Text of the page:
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projection of the bulk symmetry onto the surface is three-fold symmetric. The second-harmonic radiation from this surface with p-polarized fundamental and second-harmonic radiation is given by I(2w)=k12(u’)[cos 30+ A(0)]2, where 0 is the angle of rotation about the surface normal. K is a constant and A(0) is the isotropic contribution to nonlinear polarization which is a function of the angle of incidence, 0. For this surface A(0) I resulting in a three-fold symmetry. Second-harmonic radiation from a weak 2.0 eV pulse was measured [8] following excitation with an intense 90 femtosecond optical pulse. The measured second-harmonic radiation is plotted as a function of crystal rotation and is plotted in polar form in fig. 1. Before excitation, a three-fold symmetric pattern is observed. By 240 femtoseconds the second harmonic crystal has become significantly disordered and by 3.0 ps an isotropic variation of the second harmonic with angle of rotation is observed indicating a loss of crystalline order and melting. At intensities significantly above the melting threshold, material is ejected from the crystalline surface leaving permanent damage. To investigate this process an imaging technique has been developed which can be used to produce images with femtosecond time resolution. Such images provide a detailed study of the physics of a highly excited semiconductor surface as a function of time, spatial position, and wavelength. The images were obtained using a variation of the pump and probe technique. An intense 80 fs pulse was used to excite a silicon surface. A weak probing pulse, generated using white light continuum generation. [9] was directed to the point of excitation at a fixed time delay. The specularly reflected probe radiation was imaged onto a screen or photographic film with a magnification of approximately tOO x Either still photographs or motion pictures could be taken by synchronizing the camera shutter with the 12 Hz repetition rate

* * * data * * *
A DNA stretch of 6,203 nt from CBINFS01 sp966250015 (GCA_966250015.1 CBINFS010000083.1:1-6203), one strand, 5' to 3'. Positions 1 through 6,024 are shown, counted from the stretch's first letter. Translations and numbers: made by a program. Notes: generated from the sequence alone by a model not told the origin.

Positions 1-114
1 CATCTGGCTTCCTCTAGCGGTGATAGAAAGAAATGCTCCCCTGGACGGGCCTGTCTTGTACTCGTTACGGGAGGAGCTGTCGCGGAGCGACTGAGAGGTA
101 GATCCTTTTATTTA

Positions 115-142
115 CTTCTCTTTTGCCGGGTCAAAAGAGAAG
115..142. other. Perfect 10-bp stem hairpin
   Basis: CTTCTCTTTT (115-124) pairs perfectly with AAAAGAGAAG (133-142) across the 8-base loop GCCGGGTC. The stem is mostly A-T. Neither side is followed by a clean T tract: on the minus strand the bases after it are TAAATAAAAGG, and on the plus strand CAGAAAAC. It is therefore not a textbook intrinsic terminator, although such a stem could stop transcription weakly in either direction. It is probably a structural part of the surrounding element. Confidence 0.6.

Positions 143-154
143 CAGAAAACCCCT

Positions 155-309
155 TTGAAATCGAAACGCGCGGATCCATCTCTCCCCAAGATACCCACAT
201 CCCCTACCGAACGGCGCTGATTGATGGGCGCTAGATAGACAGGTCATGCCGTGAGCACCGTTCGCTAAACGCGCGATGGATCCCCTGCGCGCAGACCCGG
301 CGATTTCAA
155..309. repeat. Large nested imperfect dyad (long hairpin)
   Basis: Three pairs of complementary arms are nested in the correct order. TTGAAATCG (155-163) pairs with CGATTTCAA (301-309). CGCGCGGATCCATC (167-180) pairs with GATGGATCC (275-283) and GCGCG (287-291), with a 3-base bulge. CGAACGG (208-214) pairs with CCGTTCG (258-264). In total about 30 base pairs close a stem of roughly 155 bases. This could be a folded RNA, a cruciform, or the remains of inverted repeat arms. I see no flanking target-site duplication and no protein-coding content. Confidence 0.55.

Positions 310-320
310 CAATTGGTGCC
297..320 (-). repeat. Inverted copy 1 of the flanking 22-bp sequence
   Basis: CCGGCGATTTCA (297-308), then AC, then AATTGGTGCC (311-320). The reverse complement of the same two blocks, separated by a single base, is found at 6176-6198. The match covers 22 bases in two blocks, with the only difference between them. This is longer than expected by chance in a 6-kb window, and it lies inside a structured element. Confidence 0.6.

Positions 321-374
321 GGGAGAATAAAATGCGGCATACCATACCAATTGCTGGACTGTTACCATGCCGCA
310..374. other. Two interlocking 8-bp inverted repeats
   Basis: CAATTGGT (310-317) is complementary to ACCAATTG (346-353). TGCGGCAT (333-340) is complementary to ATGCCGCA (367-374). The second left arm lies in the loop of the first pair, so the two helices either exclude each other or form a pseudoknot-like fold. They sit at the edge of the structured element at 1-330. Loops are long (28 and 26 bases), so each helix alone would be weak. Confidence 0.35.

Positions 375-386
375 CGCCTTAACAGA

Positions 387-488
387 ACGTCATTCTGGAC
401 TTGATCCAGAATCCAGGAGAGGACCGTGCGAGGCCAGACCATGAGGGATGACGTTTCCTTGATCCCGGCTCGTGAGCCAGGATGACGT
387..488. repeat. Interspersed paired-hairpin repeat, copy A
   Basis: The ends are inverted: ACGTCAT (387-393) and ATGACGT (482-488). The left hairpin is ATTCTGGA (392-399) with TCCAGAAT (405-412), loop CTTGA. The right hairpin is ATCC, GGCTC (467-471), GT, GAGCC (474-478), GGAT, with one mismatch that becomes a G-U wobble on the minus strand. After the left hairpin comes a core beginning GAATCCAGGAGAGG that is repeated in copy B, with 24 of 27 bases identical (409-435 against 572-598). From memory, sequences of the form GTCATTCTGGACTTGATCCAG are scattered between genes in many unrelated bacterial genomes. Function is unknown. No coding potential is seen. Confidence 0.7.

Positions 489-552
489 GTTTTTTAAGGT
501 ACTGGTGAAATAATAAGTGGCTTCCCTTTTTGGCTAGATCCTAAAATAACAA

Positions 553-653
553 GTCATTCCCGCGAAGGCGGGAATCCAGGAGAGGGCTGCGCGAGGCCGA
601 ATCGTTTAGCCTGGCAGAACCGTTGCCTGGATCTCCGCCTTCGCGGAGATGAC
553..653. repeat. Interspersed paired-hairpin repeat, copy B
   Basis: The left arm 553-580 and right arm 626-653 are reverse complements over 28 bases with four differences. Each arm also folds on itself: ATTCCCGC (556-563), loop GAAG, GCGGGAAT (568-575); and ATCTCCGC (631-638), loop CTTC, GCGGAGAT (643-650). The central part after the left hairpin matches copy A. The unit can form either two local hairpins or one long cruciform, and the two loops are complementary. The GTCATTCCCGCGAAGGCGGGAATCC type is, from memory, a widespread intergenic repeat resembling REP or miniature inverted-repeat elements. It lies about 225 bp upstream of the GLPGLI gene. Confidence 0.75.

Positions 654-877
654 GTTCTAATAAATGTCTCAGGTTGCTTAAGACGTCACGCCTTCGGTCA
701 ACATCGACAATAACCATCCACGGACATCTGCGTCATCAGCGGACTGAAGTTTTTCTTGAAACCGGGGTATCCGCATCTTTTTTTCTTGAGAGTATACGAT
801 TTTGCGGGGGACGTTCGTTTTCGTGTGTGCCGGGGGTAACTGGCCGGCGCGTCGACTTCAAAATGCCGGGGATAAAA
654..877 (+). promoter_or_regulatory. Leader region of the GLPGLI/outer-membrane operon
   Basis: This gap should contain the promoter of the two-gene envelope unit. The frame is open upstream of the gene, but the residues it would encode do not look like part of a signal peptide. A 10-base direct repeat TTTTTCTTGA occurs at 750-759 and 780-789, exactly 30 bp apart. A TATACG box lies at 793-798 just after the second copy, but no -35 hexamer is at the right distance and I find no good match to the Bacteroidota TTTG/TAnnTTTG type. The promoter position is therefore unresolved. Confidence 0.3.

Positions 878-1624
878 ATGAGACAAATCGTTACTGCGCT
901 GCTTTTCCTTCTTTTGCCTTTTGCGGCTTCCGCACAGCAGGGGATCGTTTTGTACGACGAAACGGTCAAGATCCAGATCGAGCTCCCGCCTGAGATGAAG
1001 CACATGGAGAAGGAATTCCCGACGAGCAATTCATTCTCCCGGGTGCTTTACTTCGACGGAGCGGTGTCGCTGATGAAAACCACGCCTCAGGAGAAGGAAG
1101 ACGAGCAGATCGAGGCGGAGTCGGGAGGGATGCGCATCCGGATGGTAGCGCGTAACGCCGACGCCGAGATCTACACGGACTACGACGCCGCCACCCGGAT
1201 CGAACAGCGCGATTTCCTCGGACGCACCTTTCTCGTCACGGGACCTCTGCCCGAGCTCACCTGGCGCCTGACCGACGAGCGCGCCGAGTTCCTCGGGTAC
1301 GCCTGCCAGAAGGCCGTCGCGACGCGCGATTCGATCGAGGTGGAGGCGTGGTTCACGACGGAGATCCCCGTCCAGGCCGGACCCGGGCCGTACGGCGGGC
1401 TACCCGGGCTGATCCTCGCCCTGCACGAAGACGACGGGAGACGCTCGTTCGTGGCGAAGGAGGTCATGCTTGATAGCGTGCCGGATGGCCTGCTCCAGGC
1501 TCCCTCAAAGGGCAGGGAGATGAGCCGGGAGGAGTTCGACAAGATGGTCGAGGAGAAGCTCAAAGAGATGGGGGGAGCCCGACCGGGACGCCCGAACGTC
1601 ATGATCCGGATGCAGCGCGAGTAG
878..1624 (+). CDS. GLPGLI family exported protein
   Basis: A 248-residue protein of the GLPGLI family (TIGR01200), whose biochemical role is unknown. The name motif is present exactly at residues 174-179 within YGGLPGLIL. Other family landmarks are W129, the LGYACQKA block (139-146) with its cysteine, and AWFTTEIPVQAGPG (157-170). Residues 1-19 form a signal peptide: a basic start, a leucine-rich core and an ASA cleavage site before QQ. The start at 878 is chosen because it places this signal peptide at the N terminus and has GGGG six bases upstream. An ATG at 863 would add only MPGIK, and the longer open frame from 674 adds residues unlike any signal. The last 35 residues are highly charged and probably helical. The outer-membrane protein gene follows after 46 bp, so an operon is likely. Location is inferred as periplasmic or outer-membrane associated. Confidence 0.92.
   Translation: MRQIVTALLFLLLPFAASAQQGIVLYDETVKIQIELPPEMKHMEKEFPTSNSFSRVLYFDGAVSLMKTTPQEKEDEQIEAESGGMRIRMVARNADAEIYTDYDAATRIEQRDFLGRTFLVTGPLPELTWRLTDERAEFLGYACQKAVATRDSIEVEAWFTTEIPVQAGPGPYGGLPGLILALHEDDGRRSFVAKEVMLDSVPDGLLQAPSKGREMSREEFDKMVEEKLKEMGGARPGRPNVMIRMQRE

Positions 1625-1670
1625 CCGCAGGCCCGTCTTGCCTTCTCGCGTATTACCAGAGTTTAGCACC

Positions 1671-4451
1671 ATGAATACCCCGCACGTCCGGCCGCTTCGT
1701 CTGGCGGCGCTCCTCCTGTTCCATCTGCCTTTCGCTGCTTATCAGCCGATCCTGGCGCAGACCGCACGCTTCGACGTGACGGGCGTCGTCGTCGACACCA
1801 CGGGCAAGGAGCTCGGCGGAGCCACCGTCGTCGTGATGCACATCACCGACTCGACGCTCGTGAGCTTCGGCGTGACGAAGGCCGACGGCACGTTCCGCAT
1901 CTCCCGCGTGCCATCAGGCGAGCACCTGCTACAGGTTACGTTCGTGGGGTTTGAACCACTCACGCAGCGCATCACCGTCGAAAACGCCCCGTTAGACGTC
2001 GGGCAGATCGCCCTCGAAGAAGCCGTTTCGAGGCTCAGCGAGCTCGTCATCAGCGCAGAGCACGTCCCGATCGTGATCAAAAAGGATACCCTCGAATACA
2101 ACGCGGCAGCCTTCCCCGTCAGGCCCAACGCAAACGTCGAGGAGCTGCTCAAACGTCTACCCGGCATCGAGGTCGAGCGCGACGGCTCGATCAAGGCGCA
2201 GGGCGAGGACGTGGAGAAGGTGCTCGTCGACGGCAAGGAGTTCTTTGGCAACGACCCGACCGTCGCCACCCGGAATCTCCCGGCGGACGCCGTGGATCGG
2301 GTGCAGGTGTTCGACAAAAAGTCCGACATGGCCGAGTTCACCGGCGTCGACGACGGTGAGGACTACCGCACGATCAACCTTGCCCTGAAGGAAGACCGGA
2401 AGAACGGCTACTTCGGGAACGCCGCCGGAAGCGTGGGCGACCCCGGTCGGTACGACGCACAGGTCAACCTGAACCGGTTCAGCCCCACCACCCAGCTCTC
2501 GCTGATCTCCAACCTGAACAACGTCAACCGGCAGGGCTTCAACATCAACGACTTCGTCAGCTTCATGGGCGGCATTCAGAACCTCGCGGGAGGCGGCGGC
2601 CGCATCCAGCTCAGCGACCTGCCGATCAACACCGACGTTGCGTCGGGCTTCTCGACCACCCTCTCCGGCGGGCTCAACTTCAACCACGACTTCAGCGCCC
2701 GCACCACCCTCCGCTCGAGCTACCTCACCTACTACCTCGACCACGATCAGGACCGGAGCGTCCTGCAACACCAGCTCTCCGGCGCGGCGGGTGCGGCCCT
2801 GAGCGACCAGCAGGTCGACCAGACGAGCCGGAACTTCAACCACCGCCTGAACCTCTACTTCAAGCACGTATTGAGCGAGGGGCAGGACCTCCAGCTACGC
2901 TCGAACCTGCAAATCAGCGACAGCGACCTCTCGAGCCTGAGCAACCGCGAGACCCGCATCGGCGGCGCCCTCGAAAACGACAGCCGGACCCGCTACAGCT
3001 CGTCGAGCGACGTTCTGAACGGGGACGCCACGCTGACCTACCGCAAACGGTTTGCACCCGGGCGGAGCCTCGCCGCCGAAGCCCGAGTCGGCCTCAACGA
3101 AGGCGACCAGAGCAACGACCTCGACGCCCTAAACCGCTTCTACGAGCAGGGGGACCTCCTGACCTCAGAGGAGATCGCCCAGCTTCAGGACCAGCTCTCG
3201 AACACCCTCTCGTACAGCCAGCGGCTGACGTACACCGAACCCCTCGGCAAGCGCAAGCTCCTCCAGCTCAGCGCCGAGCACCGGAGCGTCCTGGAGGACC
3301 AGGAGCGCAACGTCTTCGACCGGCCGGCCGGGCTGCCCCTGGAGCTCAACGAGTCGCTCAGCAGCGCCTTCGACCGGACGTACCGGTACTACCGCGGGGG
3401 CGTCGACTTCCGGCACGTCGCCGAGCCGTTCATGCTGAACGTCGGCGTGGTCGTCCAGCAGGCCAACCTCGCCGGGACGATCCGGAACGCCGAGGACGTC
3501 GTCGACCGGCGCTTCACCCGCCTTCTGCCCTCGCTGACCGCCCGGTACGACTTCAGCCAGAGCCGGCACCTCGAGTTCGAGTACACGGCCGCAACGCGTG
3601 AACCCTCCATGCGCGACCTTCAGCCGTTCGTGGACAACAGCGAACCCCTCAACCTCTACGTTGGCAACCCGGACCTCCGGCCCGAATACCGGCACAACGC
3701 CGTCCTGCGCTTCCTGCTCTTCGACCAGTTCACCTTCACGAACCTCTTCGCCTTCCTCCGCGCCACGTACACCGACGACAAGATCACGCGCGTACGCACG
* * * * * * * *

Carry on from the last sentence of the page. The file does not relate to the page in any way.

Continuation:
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Fig. I. Polar plot second harmonic as a

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1 ig 2. Tinie—rcsol~edphotos of a silicon [Ill] surface fo1los~ing pholoexciiation h~ an 50 is optical pulse of (1.5 J cmi. Numbers indicate pump—probe optical dela~ in ps. Note the rapid appca ranec of the h ighR reflect’. C molten ~i Icon t(h) ih rough (dli. foIl ossed h~the eject ion and dissipation of es aporated material (dark central spo i fl (ci through liii).


C . V. .S’hank / Progress in femtoxccond measurement techniques